I came home shaken, frustrated, hurt, and exhausted. I didn’t get any studying done that evening, even though I desperately needed to catch up on my readings.
I always look forward to Thursdays, and my favourite class, Language Endangerment. Bruce Connell is such a smart, thoughtful and interesting professor; his field work and experience alone makes it a joy to be taught by him. This class reminded me of something I’d long forgotten:
I love linguistics. I’m constantly in a state of stress recently, always feeling like I’m failing at something. This class reminds me of why I’m here: I love my program. I love learning about language, about how it works, how they shape our very cultures and beings. This reminder is grounding me. It’s keeping me focused.
This next lesson is the most important one so far. Ever since I came back to Toronto and began to build a more permanent life here, I’ve been trying to reconcile the loss of some dear friends. Being ill, I found it hard to make friends with the wonderful people I met on campus in second year, because as much as we liked each other, I just wasn’t around much (people often thought I was on exchange, because as much a part of Glendon as I am, nobody really saw me around much!). I’ve had to accept the fact that people will move on, that friends will drift apart; I’m also learning to deal with a lot of paranoia and insecurity that people don’t actually like me. It’s an irrational fear, but a real one. This year, as part of my One Word 365, I’ve been embracing the opportunity to reconnect with old friends and make new ones, and my life is illuminated with smart, kind, funny, interesting people as a result.
This week, my friends showed up for me in a way I couldn’t overlook. I was so moved by some belated birthday gifts, which were chosen with such meaning and care by three people I love so dearly; the offer of a ride to the subway station; the quiet reminders from my friends that “you’re a good friend, a nice person”; “you’re the kind of person people would make the effort for”; “You got this, boo”. I walked into work in a bad mood and was immediately swept into two pairs of arms and complimented on my butt. This week’s most important lesson:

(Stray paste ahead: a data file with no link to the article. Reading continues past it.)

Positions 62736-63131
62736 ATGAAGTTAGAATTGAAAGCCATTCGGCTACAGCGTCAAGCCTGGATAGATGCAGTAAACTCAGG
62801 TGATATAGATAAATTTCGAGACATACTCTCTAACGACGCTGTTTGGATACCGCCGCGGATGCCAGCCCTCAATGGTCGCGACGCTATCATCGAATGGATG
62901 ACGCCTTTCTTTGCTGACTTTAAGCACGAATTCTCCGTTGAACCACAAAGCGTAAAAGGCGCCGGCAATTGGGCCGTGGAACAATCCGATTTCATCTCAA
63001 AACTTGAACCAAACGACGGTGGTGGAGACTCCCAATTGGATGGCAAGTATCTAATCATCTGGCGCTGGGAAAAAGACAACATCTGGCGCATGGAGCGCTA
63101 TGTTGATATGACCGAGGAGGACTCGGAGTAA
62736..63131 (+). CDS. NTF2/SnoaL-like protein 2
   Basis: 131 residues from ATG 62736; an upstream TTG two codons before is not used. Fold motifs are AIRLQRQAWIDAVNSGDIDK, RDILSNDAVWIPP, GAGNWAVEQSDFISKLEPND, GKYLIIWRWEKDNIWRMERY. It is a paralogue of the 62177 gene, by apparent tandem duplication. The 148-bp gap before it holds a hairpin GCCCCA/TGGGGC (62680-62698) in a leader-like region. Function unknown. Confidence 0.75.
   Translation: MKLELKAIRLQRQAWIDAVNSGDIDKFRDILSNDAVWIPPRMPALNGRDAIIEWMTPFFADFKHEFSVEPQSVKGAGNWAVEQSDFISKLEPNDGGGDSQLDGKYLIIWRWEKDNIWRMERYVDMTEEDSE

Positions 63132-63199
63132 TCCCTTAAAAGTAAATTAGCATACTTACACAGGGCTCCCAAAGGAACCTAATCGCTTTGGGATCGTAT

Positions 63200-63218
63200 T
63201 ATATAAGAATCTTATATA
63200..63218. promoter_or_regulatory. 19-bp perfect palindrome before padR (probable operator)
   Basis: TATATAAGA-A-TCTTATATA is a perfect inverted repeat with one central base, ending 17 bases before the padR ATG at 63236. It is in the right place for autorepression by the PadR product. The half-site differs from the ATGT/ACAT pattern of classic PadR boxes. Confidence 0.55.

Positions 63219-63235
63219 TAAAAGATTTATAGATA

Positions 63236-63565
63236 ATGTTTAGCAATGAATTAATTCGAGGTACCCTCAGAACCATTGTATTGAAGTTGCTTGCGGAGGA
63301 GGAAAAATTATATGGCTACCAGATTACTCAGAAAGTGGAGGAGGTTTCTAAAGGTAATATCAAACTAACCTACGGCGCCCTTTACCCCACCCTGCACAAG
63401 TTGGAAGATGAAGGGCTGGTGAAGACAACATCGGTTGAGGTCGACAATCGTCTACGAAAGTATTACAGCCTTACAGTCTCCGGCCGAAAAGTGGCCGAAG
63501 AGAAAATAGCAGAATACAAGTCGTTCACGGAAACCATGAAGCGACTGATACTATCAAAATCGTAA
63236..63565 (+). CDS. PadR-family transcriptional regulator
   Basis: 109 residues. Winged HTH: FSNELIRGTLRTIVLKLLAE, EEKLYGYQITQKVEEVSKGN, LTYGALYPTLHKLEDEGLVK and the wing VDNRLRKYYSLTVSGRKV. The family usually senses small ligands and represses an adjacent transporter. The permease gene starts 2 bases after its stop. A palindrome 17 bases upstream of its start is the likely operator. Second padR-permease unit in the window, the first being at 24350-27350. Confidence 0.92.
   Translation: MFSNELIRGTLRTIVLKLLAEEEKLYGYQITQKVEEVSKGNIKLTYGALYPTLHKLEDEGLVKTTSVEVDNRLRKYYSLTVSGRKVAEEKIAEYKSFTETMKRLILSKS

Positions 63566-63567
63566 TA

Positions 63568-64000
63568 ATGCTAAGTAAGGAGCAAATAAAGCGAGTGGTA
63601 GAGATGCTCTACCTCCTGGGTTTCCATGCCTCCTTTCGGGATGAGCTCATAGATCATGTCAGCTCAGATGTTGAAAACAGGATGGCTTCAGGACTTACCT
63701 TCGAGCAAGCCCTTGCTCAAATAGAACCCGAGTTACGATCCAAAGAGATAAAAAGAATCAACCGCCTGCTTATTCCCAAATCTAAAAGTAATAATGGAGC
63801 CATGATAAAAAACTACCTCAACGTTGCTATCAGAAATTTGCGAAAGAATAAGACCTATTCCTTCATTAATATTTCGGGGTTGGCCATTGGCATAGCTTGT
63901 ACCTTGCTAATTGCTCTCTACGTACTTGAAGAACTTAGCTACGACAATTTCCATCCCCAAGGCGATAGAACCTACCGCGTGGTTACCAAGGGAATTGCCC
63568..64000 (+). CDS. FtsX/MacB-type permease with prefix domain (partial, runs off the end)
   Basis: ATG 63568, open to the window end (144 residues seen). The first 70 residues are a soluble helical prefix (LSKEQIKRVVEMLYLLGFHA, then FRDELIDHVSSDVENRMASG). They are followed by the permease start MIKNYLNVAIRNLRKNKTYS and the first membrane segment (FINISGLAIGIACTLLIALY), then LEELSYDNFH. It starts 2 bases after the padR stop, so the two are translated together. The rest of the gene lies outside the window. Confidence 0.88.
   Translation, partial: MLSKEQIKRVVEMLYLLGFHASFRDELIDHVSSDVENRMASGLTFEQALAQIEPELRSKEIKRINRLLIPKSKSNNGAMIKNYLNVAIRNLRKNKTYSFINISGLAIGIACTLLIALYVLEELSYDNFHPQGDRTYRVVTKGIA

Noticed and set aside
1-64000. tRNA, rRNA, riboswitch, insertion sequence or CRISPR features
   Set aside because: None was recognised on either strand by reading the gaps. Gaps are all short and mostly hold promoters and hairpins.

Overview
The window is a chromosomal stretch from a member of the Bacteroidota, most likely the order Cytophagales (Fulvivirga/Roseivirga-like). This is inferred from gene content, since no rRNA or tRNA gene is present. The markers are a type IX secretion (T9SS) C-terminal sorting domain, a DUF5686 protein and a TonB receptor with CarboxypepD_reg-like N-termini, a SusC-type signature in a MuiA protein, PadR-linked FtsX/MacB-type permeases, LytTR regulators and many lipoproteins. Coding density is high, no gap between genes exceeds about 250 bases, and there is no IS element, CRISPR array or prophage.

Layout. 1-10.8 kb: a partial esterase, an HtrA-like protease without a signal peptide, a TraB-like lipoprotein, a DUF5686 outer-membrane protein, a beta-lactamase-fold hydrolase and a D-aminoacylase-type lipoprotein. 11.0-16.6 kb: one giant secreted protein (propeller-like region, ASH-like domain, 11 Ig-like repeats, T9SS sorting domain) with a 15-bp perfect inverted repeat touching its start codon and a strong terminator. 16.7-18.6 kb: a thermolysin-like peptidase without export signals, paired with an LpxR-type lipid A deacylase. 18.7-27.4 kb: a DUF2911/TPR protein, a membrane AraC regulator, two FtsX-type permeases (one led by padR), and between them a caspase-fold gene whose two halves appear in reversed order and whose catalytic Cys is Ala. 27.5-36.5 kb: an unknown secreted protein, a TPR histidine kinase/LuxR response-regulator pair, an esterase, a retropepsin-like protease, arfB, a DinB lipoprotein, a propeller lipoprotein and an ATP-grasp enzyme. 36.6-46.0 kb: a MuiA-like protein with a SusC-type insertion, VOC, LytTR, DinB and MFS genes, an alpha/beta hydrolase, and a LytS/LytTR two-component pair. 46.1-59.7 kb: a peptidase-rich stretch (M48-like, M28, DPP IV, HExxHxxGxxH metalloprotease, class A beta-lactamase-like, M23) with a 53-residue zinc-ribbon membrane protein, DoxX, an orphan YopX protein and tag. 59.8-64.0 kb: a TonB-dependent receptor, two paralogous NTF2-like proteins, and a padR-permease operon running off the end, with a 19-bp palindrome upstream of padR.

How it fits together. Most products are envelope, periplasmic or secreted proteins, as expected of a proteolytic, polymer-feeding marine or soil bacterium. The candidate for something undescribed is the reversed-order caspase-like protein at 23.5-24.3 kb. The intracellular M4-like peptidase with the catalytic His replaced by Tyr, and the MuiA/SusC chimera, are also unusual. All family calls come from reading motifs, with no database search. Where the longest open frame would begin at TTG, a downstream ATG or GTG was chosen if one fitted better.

I am loved.
This lesson spreads warmth through my body like tea and honey. And now I know it to be true. My partner, who graduated in 2012 and sees me struggling with abstract concepts in one of my classes, has been studying my readings and helping me understand them. My mum, hearing the hoarseness in my voice and the flagging in my energy levels, ordered me spicy Thai soup and demanded I take a night off from studying. My sister is home this weekend. I’m going to Nuit Blanche with my girls tonight.
I may not have it all together, yet, but I’m trying my best and working my hardest. Despite all the stress and the workload, the pressure – I’m happier than I’ve been in years.
I’m learning a lot, but mostly, I’m learning to forgive myself for not being who I’d hoped I would be. I’m learning to be the best version of the person I am. And I’m learning to kind of like her.